Call for coroner to resign over Teesside inquest delays

Margo Wright
Image caption Margo Wright had to wait 14 months for an inquest into her daughter Mandi's death in 2001

It's been almost 10 years since Margo Wright lost her daughter Mandi.

She collapsed and died at her home in Middlesbrough - aged just 32.

There was no obvious explanation for the death of a young mother in apparently perfect health.

For that reason an inquest had to be held.

But that just added to Margo Wright's agony. It took 14 months for it to take place.

Few answers

She said: "It's month after month after month of not knowing. You start asking yourself were there drugs involved, has someone hurt her?"

In the end, there were few solid answers. It was put down to Sudden Adult Death Syndrome - a catch-all description for unexplained deaths.

But Margo was angry that the Teesside coroner Michael Sheffield had taken so long to complete the investigation.

And she was not alone. At the time, bereaved families were waiting up to two years for inquests in Teesside.

MPs called on Michael Sheffield to resign and forced an investigation by the Lord Chancellor's office.

Mr Sheffield kept his job but was severely reprimanded.

But 10 years on, MPs are again concerned about delays to inquests in Teesside.

New investigation

The average waiting time from death to inquest has gone from 33 weeks in 2009, to 43 weeks last year.

That compares to a national average waiting time of 27 weeks in England. And in the neighbouring district of Hartlepool, the coroner takes just 20 weeks.

Stockton North MP Alex Cunningham says the Lord Chancellor should begin a new investigation.

Image caption MPs say Teesside coroner Michael Sheffield should consider his position if he cannot cut waiting times for inquests

He said: "My concern is for the families of loved ones. They've lost relatives and they're very keen for the inquest to be completed.

"Something has to be done. It's no good Mr Sheffield making excuses. He should really pull his finger out and make something happen or consider his position."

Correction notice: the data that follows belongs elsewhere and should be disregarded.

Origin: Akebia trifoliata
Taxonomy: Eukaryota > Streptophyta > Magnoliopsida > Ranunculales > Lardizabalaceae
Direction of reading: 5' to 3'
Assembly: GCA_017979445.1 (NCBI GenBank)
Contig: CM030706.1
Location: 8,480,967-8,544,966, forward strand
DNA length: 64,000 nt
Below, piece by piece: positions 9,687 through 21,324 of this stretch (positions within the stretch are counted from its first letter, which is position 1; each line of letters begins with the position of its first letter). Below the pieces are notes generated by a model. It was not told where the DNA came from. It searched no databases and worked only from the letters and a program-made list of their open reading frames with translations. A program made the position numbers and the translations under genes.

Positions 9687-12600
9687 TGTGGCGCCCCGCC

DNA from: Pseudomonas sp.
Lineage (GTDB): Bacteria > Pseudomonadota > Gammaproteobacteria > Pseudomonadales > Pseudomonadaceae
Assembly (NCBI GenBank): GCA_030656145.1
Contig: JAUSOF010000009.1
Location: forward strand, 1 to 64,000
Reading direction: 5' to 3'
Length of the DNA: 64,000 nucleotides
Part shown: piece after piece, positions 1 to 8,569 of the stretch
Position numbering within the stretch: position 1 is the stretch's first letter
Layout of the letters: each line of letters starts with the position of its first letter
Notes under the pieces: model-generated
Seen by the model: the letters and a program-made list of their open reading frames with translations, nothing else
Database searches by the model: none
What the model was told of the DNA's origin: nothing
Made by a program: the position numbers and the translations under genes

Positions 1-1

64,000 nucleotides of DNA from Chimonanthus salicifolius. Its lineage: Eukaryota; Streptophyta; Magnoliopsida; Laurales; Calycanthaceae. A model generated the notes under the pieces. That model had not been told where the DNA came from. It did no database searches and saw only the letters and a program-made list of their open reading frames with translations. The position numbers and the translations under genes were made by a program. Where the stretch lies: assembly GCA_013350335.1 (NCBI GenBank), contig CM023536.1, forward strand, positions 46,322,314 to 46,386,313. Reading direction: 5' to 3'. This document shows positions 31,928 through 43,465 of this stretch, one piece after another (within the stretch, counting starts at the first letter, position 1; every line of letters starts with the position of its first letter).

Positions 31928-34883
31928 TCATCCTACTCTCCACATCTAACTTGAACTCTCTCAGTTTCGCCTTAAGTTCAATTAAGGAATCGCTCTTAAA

Margo Wright goes even further. She says he should have been sacked 10 years ago, and certainly should be now.

She points to his age. He's now 81.

Wanting answers

She said: "He should have left when he was known as a good person but now he's got all these people waiting again trying to find out why their loved ones died.

"It's awful the pain you go through not knowing and wanting answers. And if it was one of his children, would he let it go 14 months? I don't think so."

And what of Mr Sheffield? I encountered him while filming outside his office in Middlesbrough.

He said he didn't have time to do an interview and couldn't because he is an officer of the court.

But when I asked him whether he would resign, he said: "Why should I?", and he urged the MPs to check their facts.

His office has told the local newspaper that a withdrawal of police resources has caused delays - something Cleveland Police has rejected.

But many people will be surprised that he is still allowed to hold the post well after the state pension age.

But there is no mandatory retirement age for coroners, and only the Lord Chancellor's office can dismiss one.

Unacceptable delays

Some campaigners though say it's time to reform the whole system.

The charity Inquest helps families through the process. But it says waiting times are unacceptable in many parts of the country.

Helen Shaw, its co-director, said: "It's a postcode lottery at the moment. You can have a waiting time of 10 months in this particular jurisdiction and a similar death could be heard in the area next door much, much earlier.

"What really needs to happen is an improved service across the board."

The charity and some MPs and peers are also concerned about government plans to abolish the office of chief coroner - a post introduced two years ago to try and reform the system and cut waiting times.

They fear the plight of families will only get worse if the job is scrapped.

And the scars left behind by delays can last a long time too. Margo Wright is still angry at the way her family was treated.

And she believes an inquest process that is supposed to offer explanations and comfort, just added to her grief and pain.